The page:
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Academics set to demystify elected presidency scheme and shed light on whether the President can be a check to the Govt

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The lecture was conceived to explore how the concept of the elected presidency has deviated from the way it was initially envisioned by Singapore's founding father, Lee Kuan Yew.

SINGAPORE: Academics Kevin Tan and Cherian George are set to shed light on the origins, evolution, and challenges surrounding Singapore’s elected presidency, as the question of whether the president can act as a check to the Government continues to dominate national discourse as the next presidential election looms.

While many ordinary citizens see the role of the President as a figure that keeps the Government accountable, prominent figures like Prime Minister Lee Hsien Loong’s wife, Ho Ching and presidential hopeful George Goh Ching Wah have promoted the notion that this duty is not within the remits of the president’s mandate.

Professor Tan, Singapore’s most internationally renowned constitutional law academic, will answer these questions at a Zoom lecture organised by AcademiaSG on Friday (30 June) at 10 pm.

Prof Tan teaches at the Faculty of Law, National University of Singapore and at the S Rajaratnam School of International Studies, Nanyang Technological University, specialising in constitutional and administrative law, the Singapore legal system, international human rights and Singapore legal history.

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Having written or edited more than 60 other books on the law, history and politics, Prof Tan co-edited the 1997 volume, Managing Political Change in Singapore: The Elected Presidency.

The lecture, titled “Presidential Expectations: What the Constitution Requires and Politics Demands of Singapore’s Hybrid Head of State,” will be moderated by Professor George.

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The lecture aims to explore the intentions behind the creation of the elected presidency and its impact on the country’s political landscape. Drawing on his deep expertise, Prof Tan will illuminate the reasons behind the system’s evolution and its challenges to Singapore’s democratic principles and political landscape.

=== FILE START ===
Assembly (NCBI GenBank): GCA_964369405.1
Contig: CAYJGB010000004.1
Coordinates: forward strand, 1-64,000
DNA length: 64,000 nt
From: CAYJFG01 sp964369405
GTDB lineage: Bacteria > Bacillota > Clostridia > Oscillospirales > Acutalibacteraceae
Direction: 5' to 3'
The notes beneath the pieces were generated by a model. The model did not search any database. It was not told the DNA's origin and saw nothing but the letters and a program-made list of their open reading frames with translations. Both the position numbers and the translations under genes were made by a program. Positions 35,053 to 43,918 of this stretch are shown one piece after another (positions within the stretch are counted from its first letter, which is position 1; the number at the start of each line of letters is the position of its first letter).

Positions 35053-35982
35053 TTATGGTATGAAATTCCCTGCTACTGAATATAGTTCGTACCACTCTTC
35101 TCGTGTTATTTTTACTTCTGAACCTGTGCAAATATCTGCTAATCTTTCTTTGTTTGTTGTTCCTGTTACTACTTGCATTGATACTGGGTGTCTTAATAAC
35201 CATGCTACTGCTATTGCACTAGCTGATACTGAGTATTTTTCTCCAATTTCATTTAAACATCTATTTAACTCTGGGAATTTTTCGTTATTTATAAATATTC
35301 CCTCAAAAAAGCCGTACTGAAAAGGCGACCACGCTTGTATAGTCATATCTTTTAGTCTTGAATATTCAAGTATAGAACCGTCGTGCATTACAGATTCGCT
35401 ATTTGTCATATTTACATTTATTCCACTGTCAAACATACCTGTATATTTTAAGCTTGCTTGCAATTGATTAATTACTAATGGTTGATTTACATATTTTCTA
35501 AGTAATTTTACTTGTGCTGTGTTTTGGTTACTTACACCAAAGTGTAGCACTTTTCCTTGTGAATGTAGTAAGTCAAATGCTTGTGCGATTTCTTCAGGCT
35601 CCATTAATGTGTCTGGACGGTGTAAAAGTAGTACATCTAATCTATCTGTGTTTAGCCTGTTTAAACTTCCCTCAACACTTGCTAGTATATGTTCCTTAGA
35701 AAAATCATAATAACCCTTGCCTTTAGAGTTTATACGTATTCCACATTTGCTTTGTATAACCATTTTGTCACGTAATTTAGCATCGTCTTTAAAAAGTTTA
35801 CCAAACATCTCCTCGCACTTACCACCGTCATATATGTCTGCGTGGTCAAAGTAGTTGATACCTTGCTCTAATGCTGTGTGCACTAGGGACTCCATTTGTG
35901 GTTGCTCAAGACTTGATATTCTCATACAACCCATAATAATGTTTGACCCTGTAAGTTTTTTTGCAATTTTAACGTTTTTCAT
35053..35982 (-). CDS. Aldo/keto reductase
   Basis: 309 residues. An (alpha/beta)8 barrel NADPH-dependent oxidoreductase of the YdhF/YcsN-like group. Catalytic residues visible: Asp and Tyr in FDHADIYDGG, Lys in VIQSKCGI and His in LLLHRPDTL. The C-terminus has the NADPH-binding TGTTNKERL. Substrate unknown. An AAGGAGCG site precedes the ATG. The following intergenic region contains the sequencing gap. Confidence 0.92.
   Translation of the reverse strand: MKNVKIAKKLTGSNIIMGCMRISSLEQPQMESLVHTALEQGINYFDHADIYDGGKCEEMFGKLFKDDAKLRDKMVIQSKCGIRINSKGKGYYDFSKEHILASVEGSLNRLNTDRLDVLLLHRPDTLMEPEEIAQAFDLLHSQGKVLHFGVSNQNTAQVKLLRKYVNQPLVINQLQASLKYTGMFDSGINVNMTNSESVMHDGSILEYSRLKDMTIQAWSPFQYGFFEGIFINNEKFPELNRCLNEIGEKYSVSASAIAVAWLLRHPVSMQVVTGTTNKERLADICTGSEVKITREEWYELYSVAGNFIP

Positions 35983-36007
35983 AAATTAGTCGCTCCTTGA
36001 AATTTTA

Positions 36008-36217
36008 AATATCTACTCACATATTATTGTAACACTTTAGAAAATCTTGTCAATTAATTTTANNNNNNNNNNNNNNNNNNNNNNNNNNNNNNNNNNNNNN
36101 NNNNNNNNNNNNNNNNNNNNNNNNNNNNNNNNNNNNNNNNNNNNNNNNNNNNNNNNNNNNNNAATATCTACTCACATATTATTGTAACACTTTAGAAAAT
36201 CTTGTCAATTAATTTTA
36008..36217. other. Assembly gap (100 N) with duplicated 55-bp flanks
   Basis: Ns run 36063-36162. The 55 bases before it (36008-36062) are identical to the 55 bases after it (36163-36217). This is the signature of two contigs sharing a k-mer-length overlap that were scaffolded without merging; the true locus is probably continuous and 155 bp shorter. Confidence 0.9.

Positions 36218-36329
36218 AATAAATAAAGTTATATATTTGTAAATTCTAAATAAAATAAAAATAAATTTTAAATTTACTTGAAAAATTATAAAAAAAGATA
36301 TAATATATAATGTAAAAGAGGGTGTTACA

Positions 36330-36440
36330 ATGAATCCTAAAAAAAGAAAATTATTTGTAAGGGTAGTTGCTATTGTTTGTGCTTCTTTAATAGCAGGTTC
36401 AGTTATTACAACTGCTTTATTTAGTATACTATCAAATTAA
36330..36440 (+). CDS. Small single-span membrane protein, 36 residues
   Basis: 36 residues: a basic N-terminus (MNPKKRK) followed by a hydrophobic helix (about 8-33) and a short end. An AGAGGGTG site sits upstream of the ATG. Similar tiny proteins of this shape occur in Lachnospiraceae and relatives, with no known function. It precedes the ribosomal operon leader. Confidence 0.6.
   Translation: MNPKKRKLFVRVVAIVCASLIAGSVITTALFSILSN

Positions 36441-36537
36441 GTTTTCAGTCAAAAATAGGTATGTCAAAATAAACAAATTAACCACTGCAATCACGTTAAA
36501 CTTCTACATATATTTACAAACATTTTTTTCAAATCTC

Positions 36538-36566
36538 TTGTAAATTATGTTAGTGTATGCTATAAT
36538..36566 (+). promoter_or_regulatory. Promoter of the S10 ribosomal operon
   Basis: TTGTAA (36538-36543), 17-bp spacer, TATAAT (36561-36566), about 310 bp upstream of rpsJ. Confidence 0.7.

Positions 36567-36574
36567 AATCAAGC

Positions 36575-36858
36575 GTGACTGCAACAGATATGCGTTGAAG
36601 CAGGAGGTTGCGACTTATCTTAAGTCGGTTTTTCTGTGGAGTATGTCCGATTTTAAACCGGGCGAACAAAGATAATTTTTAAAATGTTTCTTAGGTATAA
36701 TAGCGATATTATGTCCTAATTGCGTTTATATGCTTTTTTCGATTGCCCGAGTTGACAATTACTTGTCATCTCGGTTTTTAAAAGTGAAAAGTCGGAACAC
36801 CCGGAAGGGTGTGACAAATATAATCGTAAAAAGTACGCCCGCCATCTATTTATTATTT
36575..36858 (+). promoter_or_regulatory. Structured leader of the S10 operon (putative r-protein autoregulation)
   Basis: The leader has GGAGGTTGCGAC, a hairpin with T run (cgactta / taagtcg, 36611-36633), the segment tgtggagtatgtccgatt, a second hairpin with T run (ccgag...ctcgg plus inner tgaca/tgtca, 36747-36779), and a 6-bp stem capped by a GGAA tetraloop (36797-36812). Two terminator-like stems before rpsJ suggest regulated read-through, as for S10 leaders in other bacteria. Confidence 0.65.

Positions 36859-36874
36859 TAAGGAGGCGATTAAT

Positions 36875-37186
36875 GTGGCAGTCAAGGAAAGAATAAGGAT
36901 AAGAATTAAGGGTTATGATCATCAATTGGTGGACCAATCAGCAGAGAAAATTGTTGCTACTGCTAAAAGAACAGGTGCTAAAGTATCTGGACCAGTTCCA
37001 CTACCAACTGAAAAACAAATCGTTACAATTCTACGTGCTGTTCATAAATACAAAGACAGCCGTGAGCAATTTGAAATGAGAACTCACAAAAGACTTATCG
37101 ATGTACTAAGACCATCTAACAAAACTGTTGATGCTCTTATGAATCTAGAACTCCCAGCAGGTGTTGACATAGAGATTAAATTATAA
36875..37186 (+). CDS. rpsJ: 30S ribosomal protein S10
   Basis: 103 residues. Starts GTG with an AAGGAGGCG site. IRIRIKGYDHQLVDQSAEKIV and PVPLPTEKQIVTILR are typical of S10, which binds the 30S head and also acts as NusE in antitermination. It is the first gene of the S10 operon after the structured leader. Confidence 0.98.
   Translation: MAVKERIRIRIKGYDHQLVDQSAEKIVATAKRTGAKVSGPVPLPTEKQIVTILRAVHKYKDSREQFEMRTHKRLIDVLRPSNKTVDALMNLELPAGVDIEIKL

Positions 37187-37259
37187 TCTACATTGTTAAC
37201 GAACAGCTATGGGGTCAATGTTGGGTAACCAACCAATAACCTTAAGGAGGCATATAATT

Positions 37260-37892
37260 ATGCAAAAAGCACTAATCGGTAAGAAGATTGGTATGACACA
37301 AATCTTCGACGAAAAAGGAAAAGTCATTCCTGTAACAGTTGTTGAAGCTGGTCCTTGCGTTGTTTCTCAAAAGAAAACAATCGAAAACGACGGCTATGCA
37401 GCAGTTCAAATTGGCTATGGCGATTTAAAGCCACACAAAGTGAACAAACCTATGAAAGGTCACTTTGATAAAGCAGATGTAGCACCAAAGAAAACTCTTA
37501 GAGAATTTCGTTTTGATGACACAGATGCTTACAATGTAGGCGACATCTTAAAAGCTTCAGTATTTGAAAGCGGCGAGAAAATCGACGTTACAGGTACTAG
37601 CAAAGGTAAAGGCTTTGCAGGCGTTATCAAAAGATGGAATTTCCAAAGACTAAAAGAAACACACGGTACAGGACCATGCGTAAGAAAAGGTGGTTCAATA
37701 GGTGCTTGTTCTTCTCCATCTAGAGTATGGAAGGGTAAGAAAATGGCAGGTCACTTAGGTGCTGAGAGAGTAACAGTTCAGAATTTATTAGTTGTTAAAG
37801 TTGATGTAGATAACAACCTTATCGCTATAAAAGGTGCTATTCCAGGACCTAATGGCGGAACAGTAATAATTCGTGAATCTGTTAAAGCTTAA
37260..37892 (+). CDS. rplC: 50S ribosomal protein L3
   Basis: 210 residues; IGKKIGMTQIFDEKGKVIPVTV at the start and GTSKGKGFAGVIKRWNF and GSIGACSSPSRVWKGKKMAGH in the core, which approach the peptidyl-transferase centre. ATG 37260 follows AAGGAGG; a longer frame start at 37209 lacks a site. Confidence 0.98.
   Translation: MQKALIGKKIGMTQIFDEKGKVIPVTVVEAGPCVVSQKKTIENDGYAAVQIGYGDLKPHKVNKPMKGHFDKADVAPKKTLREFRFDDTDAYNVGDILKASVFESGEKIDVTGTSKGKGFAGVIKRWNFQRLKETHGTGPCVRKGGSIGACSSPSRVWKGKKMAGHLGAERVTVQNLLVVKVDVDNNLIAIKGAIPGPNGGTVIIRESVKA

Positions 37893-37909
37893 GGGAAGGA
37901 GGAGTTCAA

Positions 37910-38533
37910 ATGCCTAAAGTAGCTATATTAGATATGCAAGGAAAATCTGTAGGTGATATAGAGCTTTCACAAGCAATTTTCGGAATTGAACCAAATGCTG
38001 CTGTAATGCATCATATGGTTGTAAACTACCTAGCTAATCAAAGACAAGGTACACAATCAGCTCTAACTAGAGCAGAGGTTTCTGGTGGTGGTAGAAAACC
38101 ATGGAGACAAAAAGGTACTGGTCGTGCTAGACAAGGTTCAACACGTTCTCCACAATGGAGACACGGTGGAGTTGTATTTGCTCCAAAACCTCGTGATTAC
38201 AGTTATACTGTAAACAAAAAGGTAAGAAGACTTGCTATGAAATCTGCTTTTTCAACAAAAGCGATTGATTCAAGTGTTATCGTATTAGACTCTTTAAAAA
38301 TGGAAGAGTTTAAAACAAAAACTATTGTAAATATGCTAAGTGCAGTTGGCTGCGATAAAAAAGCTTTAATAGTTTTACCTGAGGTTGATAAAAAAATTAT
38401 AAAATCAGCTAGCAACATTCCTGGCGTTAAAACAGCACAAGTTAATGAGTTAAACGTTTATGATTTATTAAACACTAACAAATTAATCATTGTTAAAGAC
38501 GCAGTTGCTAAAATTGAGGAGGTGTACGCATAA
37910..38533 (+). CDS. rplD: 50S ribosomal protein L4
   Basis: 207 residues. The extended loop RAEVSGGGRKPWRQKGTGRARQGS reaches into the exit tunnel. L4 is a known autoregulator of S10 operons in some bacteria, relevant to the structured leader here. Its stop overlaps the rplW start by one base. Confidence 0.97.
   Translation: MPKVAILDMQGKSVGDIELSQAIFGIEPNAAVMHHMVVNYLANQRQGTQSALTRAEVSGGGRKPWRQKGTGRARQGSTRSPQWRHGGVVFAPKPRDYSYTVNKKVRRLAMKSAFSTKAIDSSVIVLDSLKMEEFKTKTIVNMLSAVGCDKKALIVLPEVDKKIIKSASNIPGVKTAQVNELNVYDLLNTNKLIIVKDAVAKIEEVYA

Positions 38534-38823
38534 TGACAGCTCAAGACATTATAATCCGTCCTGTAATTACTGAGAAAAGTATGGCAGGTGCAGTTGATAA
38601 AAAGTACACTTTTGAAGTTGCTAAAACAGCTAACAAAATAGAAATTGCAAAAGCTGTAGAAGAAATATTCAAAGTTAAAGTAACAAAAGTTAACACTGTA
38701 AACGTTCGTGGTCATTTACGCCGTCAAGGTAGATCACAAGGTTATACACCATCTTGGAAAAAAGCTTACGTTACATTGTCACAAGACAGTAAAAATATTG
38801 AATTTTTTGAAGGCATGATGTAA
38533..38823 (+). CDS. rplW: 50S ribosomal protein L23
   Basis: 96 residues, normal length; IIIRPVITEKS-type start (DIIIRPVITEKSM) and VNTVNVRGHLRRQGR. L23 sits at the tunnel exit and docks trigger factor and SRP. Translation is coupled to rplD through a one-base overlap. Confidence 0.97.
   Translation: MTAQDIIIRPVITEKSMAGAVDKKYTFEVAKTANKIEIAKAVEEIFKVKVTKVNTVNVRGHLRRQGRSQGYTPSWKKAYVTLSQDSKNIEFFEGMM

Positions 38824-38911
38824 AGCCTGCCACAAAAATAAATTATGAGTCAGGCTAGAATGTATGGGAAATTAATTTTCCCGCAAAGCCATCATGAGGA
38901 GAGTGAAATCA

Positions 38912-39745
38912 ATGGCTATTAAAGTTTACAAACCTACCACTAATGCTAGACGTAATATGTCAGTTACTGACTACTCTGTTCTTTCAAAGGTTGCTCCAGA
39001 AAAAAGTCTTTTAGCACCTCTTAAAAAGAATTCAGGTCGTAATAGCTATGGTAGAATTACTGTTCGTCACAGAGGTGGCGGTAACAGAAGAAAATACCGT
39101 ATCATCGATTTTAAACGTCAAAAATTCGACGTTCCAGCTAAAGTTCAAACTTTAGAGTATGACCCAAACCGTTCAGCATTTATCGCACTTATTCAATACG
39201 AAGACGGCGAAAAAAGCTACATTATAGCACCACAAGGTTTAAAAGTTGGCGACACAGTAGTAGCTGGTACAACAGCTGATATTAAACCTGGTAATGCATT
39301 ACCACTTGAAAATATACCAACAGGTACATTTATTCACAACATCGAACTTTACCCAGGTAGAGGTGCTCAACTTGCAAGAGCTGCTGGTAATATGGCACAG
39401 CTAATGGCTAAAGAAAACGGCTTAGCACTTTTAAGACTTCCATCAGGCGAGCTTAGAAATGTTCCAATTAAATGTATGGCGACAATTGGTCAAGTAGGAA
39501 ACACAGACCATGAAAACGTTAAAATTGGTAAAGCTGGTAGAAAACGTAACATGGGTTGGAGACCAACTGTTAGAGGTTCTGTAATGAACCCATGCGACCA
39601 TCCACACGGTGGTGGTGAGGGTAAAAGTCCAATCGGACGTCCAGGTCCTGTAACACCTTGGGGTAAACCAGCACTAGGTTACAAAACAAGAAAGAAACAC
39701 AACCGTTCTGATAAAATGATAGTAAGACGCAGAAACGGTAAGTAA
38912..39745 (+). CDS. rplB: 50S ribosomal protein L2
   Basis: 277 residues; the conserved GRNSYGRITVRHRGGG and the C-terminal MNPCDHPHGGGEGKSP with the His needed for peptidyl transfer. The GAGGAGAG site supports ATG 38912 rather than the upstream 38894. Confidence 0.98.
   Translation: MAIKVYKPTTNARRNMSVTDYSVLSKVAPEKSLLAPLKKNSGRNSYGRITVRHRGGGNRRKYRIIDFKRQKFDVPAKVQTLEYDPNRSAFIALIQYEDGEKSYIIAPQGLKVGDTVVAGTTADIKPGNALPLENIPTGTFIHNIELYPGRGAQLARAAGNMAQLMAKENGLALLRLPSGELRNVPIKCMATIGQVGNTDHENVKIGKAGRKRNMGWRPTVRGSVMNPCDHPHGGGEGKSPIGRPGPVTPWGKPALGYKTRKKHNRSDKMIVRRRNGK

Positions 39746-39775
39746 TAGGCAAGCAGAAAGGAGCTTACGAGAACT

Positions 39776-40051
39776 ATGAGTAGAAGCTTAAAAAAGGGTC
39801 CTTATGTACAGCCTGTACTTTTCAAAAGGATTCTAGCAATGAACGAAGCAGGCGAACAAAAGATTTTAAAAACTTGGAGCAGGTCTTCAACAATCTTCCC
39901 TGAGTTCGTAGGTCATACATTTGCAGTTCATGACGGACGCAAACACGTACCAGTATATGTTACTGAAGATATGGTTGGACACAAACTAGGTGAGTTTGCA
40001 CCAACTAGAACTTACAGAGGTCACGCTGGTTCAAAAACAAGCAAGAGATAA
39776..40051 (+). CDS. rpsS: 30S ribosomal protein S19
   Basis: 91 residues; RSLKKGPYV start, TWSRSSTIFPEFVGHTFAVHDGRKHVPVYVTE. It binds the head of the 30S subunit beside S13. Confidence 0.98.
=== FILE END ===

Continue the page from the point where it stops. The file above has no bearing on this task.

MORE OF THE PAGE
Announcing the lecture on his Facebook page on Saturday (24 June), Prof George said that participants could expect insights into the historical context, legal framework, and political implications surrounding the elected presidency.

He also indicated that the lecture was conceived to explore how the concept of the elected presidency has deviated from the way it was initially envisioned by Singapore’s founding father, Lee Kuan Yew.

Mr Lee advocated for empowering a highly qualified elected president with additional powers to depoliticize governance as a means to stabilize the political system and reduce the uncertainties associated with parliamentary elections.

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However, as time has passed, it has become evident that Lee Kuan Yew’s vision did not unfold as expected. Prof George pointed out that the presidential election has instead become a new arena for political contention, diverting the ruling party’s attention, talent, and political capital away from governance.

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This unintended consequence raises questions about the effectiveness of the elected presidency in achieving its intended goals.

Prof George said that AcademiaSG has already received a range of thought-provoking questions from participants, including inquiries about the impact of an uncontested election on Singapore’s democratic principles and the perception of the elected presidency as a contest between the ruling party and opposition.

Prof Tan will also discuss the merits of the Menon Commission’s proposal to appoint a custodial body instead of a President and whether the veteran PAP Minister and presidential hopeful Tharman Shanmugaratnam will become more important than PM-designate Lawrence Wong if elected.

In an earlier Facebook post, Prof George said, “I’m looking forward to moderating this event – a lecture by my old friend and constitutional law scholar Kevin Tan.

“In 1999, Kevin made the seemingly obvious point that Singapore’s presidency had become “confusing” after discretionary powers and direct elections were grafted onto a previously ceremonial and largely symbolic post. Lee Kuan Yew took Kevin to task in Parliament, asserting that the Constitution provided total clarity.”

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He said, “Kevin has been proven right. While LKY meant it to serve a stabilising function, and despite the executive branch’s best efforts to temper its impact, the elected presidency has made Singapore’s politics more contentious and unpredictable.

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In his lecture and conversation with me, Kevin will trace how the institution has evolved, both in its formal structure and in terms of public expectations. Tan will also reflect on how a possible Tharman Shanmugaratnam presidency might further contribute to the evolving relationship between the President and the Government and people of Singapore.”

The upcoming lecture promises to be an enlightening exploration of the elected presidency, its significance within Singapore’s political system, and its implications for the country’s governance.

Attendees seeking a deeper understanding of this crucial aspect of Singapore’s political landscape are required to register at THIS LINK. The registration form also offers the opportunity to submit questions in advance for Professor Tan to address during the lecture.

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